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Tax Planning Under the Biden Administration

 

On Wednesday, January 20, 2021, Democrat Joseph R. Biden was inaugurated as the 46th President of the United States. During his presidential campaign, there were many changes proposed that could have significant tax consequences.  He will have slight majorities in the House and Senate, with any Senate tie being decided by Vice President Kamala Harris. Substantial policy changes require 60 Senate votes, which may limit some proposals. However, tax policy is likely to change in the upcoming years, with Congress using special budget procedures to pass tax hikes without needing all 60 Senate votes.

The new administration has proposed increasing the top tax rate back up to 39.6% from 37%. Individual capital gains and qualified dividend tax rates are currently 0, 15 or 20%, depending on an individual’s taxable income for the year. For taxpayers with over $1 million of income, the proposal would also treat capital gains and dividends as regular income, taxed at the top ordinary rate of 39.6%. This rate along with the 3.8% net investment income tax (NIIT), would be nearly double that of the current top rate of 20% plus the 3.8% NIIT.

Potential changes could be coming to itemized deductions. The current state and local tax deduction limit of $10,000 is likely to double to at least $20,000. The 3% reduction for itemized deductions may be reinstated for individuals with taxable income over $400,000. This was formerly referred to as the Pease limitation. Additionally, the proposal would cap the tax benefit of itemized deductions at 28% of value for taxpayers with income over $400,000. The President is also proposing applying social security taxes on wages or net self-employed income up to $142,800 (the 2021 social security tax ceiling) and again once income exceeds $400,000.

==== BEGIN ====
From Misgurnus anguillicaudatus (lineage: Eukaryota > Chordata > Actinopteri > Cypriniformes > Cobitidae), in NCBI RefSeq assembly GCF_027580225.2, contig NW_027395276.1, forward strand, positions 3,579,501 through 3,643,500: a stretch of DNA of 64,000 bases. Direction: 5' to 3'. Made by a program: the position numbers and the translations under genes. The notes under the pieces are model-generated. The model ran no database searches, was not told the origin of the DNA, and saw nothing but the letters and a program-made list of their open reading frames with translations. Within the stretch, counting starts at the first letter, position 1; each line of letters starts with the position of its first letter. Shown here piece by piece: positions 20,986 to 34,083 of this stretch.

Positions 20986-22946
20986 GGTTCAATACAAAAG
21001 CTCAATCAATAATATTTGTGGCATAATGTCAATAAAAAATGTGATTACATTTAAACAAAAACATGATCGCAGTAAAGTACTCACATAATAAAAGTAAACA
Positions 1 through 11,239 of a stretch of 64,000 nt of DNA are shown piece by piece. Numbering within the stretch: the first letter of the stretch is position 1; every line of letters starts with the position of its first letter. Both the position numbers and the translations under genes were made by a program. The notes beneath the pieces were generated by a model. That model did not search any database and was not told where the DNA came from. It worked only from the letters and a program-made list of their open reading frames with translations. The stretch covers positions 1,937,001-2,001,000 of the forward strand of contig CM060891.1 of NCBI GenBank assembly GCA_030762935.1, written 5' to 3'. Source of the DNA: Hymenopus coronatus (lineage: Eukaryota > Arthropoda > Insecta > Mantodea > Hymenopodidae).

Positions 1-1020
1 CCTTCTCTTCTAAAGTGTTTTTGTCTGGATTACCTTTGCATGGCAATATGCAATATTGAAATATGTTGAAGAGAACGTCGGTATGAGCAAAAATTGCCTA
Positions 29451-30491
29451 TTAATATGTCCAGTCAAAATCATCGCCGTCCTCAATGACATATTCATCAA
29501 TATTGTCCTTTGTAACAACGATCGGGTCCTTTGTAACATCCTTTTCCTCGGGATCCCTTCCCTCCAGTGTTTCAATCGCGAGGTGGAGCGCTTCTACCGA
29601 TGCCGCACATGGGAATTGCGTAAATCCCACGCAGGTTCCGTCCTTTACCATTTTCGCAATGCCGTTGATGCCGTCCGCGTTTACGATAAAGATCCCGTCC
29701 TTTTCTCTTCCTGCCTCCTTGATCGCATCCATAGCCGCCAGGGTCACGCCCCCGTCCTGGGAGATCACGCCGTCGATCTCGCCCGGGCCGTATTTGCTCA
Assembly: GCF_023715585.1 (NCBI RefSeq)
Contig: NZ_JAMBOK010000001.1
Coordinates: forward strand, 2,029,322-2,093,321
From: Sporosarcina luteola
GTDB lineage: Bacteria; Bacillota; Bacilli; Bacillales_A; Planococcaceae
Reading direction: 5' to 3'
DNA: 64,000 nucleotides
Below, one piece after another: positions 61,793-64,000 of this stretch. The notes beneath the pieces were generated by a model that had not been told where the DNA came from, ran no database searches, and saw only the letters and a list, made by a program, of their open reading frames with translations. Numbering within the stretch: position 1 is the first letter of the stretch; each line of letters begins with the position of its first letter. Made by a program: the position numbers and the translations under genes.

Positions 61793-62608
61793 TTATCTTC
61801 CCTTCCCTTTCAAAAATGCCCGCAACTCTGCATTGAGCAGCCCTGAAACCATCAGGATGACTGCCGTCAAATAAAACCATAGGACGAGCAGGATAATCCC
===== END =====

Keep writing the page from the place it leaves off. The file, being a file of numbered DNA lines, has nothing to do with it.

Additional personal income tax proposals from the President include increasing the earned income tax credit (EITC) to childless workers from $530 to $1,500 for one year and expanding it to cover those over 65. The proposal includes a new $5,000 tax credit for caregivers of individuals with certain physical and cognitive needs. He has also proposed a refundable $4,000 child care tax credit for a qualifying child, up to $8,000 for two or more children. The proposal would also support a plan to make the child tax credit refundable for a year and increase the credit from $2,000 per child to $3,000 per child for children ages 6 to 17 and $3,600 for children under 6. We may also see a credit for first-time home buyers up to $15,000.

For gift and estate taxes, the proposal would eliminate the step-up basis to heirs at death for inherited assets. In addition, it would reduce the gift and estate tax exemption back to the 2009 level of $3.5 million and raise the tax rate from 40% to 45%.

Current proposals include increasing the corporate tax rate to 28% from 21%. Additionally, the President is proposing a 15% minimum tax or “book tax” on companies with reported financial statement income of $100 million or more. For passthrough entities such as partnerships and S corporations, he is proposing to phase out the qualified business income (QBI) deduction under Section 199A, that allows eligible taxpayers to deduct up to 20% of their QBI. The phase out would affect taxpayers with taxable income over $400,000.

Many uncertainties still exist and tax policy will undoubtedly see updates as Congress begins working on the significant change in White House tax philosophy. We will continue monitoring tax policy updates to assist you with tax planning throughout the year.  

If you need assistance or have any questions related to the proposed tax plans, please call your CironeFriedberg professional. You can reach us by phone at 203-798-2721 (Bethel), 203-366-5876 (Shelton), or 203-359-1100 (Stamford), or email us at info@cironefriedberg.com

 
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CironeFriedberg, LLP
CironeFriedberg, LLP
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Our firm provides the information in this e-newsletter for general guidance only, and does not constitute the provision of legal advice, tax advice, accounting services, investment advice, or professional consulting of any kind. The information provided herein should not be used as a substitute for consultation with professional tax, accounting, legal, or other competent advisers. Before making any decision or taking any action, you should consult a professional adviser who has been provided with all pertinent facts relevant to your particular situation. Tax articles in this e-newsletter are not intended to be used, and cannot be used by any taxpayer, for the purpose of avoiding accuracy-related penalties that may be imposed on the taxpayer. The information is provided "as is," with no assurance or guarantee of completeness, accuracy, or timeliness of the information, and without warranty of any kind, express or implied, including but not limited to warranties of performance, merchantability, and fitness for a particular purpose.
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